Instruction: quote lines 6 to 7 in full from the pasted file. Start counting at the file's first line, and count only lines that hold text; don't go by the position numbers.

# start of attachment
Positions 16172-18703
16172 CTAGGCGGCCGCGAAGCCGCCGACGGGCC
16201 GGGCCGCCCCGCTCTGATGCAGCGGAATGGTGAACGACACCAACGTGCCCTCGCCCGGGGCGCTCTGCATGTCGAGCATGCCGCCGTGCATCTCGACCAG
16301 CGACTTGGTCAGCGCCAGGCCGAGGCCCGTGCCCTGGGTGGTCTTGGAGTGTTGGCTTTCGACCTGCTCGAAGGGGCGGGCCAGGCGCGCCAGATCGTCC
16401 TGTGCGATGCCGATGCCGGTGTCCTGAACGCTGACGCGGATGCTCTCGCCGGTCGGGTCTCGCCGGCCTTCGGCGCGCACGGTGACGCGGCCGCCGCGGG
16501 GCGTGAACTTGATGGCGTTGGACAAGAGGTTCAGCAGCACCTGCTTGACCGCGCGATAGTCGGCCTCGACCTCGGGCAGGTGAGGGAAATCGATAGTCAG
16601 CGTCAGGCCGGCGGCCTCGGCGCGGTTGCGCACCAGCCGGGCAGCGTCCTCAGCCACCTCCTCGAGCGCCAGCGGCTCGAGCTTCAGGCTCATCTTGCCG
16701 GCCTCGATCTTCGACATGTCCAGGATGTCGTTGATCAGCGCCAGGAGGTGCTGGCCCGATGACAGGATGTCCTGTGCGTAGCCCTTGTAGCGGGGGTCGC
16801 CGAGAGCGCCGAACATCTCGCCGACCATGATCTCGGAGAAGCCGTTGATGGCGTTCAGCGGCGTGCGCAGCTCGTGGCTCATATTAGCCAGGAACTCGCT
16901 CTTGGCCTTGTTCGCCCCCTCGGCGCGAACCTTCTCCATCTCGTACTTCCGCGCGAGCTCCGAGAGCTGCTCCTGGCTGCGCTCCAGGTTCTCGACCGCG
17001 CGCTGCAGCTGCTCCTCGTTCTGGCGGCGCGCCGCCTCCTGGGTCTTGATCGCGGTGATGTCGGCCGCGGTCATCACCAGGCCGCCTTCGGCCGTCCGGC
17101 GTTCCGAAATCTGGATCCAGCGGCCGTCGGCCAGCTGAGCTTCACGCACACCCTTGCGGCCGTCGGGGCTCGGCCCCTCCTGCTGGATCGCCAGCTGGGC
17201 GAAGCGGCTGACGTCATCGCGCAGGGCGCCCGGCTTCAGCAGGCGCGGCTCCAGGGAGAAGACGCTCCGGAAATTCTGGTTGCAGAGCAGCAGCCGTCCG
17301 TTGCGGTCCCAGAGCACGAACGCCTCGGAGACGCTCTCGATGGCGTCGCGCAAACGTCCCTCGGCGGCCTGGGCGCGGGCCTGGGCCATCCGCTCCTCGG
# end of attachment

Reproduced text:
16501 GCGTGAACTTGATGGCGTTGGACAAGAGGTTCAGCAGCACCTGCTTGACCGCGCGATAGTCGGCCTCGACCTCGGGCAGGTGAGGGAAATCGATAGTCAG
16601 CGTCAGGCCGGCGGCCTCGGCGCGGTTGCGCACCAGCCGGGCAGCGTCCTCAGCCACCTCCTCGAGCGCCAGCGGCTCGAGCTTCAGGCTCATCTTGCCG